To learn more about Double H Ranch and their Adaptive Winter Sports Program, including information about volunteering, contact them at (518) 696-5676 or visit their website .
Photos courtesy Double H Ranch
Jeff Farbaniec is an avid telemark skier and a 46er who writes The Saratoga Skier & Hiker, a blog of his primarily Adirondack outdoor adventures.
The coming weeks will provide lots of opportunities to shop for interesting handmade items, but one opportunity you won’t want to miss is the 2nd Holiday Gift Fair at the Adirondack Folk School in Lake Luzerne this Saturday, December 3rd, from 9AM to 3PM.
The quality of the folk arts products is the best you will find anywhere, produced by the students and faculty in the Adirondack tradition. The types of articles you can find for sale include handcrafted furniture and woodworking, basketry, caning, ceramics, photography, leathercrafting, fiber arts, paintings, and so much more.
A special preview members-only event for the school’s supporters will be held on Friday, December 2nd from 7PM to 9PM showcasing the arts and crafts that will be later on sale. An individual membership starts at $25 annually. Contact the school to donate and register for this event. Donations go toward expansion and outreach efforts to make this school a success.
Opened for just over 18 months, the Adirondack Folk Art School is the first of its kind, designed to preserve an American tradition in Adirondack folk arts that is usually passed down from family to family, friend to friend. The school provides instruction in more than 20 types of crafts throughout the year at its beautiful Lake Luzerne setting with more 90 classes and workshops.
The holiday gift fair is a great opportunity to see where the traditions of Adirondack folk art live on—and to pick up a few Christmas gifts in the process. While there, you can pick up a course schedule and talk to the instructors to learn more.
Photos courtesy of Adirondack Folk School.
Linda J. Peckel explores the Adirondacks by following the arts wherever they take her. Her general art/writing/film/photography musings on can be found at her own blog Arts Enclave.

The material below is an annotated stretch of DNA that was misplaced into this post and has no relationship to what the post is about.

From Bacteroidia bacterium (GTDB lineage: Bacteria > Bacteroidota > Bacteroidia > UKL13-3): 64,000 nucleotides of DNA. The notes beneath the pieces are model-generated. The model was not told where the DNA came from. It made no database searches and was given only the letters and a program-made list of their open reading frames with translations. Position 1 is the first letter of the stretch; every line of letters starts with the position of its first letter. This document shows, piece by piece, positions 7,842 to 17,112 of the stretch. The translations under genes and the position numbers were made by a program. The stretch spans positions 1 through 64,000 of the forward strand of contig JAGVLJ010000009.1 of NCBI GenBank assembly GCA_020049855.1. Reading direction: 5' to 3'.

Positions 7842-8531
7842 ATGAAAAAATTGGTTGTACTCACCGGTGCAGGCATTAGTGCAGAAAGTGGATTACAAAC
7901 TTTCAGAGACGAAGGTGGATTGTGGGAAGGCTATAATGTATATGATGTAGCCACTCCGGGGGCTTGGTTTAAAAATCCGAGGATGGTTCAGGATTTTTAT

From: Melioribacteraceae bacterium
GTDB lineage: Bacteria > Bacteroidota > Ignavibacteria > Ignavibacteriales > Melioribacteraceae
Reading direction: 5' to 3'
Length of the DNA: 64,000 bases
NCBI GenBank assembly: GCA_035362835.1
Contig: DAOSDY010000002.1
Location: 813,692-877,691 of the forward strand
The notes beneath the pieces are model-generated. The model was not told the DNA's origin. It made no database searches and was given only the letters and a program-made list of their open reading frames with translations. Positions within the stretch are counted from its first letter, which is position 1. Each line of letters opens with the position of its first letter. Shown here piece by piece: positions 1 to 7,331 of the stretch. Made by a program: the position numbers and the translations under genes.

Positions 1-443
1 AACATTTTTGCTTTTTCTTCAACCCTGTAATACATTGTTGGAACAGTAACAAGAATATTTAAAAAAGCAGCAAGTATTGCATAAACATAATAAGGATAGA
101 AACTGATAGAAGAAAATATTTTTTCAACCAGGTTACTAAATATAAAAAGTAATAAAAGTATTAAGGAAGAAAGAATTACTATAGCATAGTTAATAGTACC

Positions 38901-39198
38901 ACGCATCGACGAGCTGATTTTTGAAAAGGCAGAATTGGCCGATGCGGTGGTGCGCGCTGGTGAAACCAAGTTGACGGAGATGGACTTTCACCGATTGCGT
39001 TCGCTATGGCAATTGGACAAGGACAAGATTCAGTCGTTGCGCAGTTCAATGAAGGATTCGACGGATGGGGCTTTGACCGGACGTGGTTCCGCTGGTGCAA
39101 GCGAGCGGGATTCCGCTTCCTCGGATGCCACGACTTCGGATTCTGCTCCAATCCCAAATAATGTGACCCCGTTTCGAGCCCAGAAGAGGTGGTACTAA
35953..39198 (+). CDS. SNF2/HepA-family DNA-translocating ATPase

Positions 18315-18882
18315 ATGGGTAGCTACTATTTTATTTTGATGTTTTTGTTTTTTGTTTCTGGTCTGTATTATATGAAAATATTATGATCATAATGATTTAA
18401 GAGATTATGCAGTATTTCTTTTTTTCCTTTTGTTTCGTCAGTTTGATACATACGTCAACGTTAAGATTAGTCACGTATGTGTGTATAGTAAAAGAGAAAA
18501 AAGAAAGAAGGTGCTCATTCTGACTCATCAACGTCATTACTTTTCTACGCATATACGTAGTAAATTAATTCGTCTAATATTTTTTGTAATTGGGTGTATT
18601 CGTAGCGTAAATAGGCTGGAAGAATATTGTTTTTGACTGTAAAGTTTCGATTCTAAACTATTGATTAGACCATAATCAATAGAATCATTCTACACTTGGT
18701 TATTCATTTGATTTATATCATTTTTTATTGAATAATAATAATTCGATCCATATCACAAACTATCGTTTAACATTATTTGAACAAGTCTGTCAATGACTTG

Melba Mae’s was one of the few places we visited in the wee hours of the night (9 p.m.). Although the hand painted Melba Mae’s Riverview Inn sign is a bit difficult to read, the lighted message board in front touting the weekend’s band lineup is a beacon to passersby traveling along North Shore Road near the Conklingville Dam in Hadley.
Our visit to Melba Mae’s was prompted by recommendation from people we’d met at some of the Luzerne area bars we reviewed, as well as the fact that Kim’s husband is a member of the Ralph Kylloe Band, Melba Mae’s entertainment that night. The parking lot adjacent to the inn was full, but plenty of parking was available along North Shore Road. We wondered whether that was a good idea in the wintertime.
We entered through a side door, greeted by pleasant cooking smells, quiet chatter and a friendly and cheerful bartender. Kim looked over the beer lineup while Pam checked out the cocktail specials. Plenty of draft and bottled beers are offered. A Davidson’s brown ale, named Aurora Borealis, caught Kim’s eye. She hadn’t heard of that one. Manette, the bartender, explained that it was Davidson’s generic brown ale, and the establishment is allowed to create its own name, this one after the owner’s daughter. Pam settled on a vanilla white Russian. When we asked Manette about the white Mexican, she explained that it was the result of an accidental switch of tequila for vodka. The customer liked it, so they decided to keep it.